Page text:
Ugh! I suddenly feel like watching “You’ve Got Mail” …

Katherine said...

This is an amazing essay -- thanks so much for posting us to it! The added commentary at the end had me exclaiming out loud.

One thing, though: I'm in IT for a living, working on software development projects. There are a lot of very enthusiastic readers amongst my colleagues, and *none* of them want anything to do with ebooks (myself included). We stare at computer monitors for at least 8, and often more than 12 hours a day, and the last thing we want to do in our spare time is look at another screen. That includes the Kindle and other readers that "don't look like computer screens." If it's got a battery, we are going to be less interested, except to hack with it.

Personally, I would be more interested in ordering physical books from a web store and having to wait a few days for delivery (maybe a bit longer if the just-in-time printing cycle just got missed and I have to wait for the next one), then get an ebook "now." I mean, I already have a couple dozen books I haven't read yet that I could read instead while I wait for the new book to arrive in the mail...

The other way that web stores have it all over the bricks-and-mortar ones is that they tend to have a better selection. I love books, but I can easily walk into one of those big-box bookstores and walk out with nothing, because they're so busy being safe with their inventory that the only books they have that I want to read are books I already own.

moonrat said...

Katherine, I feel the same. Between my job and blogging, I stare at a computer screen for at least 12 (or more often 14) hours a day. I love opening a real book on the train or on my couch. I don't love reading something, even something I'm excited about, as a Word document.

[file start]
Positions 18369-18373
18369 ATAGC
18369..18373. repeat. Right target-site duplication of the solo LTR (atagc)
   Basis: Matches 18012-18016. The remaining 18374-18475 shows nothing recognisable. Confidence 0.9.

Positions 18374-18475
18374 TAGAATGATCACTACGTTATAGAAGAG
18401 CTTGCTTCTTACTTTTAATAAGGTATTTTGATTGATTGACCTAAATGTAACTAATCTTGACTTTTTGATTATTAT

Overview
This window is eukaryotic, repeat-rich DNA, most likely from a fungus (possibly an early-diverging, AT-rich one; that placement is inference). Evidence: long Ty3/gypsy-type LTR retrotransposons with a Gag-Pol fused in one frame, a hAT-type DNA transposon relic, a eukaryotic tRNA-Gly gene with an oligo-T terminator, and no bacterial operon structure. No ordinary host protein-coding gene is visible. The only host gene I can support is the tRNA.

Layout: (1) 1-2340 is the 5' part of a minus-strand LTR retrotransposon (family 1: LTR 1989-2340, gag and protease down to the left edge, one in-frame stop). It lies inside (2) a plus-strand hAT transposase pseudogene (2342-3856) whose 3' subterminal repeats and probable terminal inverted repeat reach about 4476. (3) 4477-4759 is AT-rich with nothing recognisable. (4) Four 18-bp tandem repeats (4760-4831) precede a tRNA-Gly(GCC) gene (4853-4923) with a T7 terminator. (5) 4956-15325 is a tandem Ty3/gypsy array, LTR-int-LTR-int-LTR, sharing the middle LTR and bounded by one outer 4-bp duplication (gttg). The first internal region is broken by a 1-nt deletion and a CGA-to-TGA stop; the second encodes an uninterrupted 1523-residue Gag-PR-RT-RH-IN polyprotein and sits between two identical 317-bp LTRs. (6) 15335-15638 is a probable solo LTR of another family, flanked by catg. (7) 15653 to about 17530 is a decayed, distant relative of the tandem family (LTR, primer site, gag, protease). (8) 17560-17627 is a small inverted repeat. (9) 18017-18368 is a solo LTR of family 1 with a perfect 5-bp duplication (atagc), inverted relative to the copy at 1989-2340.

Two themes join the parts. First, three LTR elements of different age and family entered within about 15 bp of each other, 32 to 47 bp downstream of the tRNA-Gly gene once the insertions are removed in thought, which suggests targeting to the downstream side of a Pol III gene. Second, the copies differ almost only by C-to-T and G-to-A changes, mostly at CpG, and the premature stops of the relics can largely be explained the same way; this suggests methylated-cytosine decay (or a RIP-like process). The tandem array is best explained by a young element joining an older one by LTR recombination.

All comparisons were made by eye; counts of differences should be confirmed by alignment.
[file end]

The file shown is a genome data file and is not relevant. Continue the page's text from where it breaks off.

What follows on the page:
And I do think there are always going to be "fogies" like us!

Glen Akin said...

This is very, very entertaining read. And it's shocking as well, as it was written in 1992. Amazon and the Kindle are doing great, better than I expected, in fact. Better than I hoped.

The publishing industry needs to wake up and recognise its faults before it completely destroys them.

However, I think the reason this industry has lasted this long and why the Kindle won't necessary win is because eBooks are generally not preferable to paperbacks or hardcovers.

I've studied computers for as long as I can remember, graduating with a BSc in Software Engineering and furthering in a Masters in Computer Security, and I can tell you that the people still love to read books they can touch rather than electronic printed words.

Computers are great. Ebooks are useful, but the magic trapped in novels, unleashed when you read from page to page is absent from eBooks. It's hard to sit for hours reading from a computer screen.

There's also the issue of security. I know for a fact that anything that has to do with computers is not and can never be 100% secure. Piracy will always be an issue for software AND eBooks. And that is perhaps the nail in the coffin there.

The Kindle is safe now because it's not really THAT popular. By the time it gathers attention someone out there will hack its security system, and it's game over for us Authors.

But the article is still legit; things have got to change for all our sakes.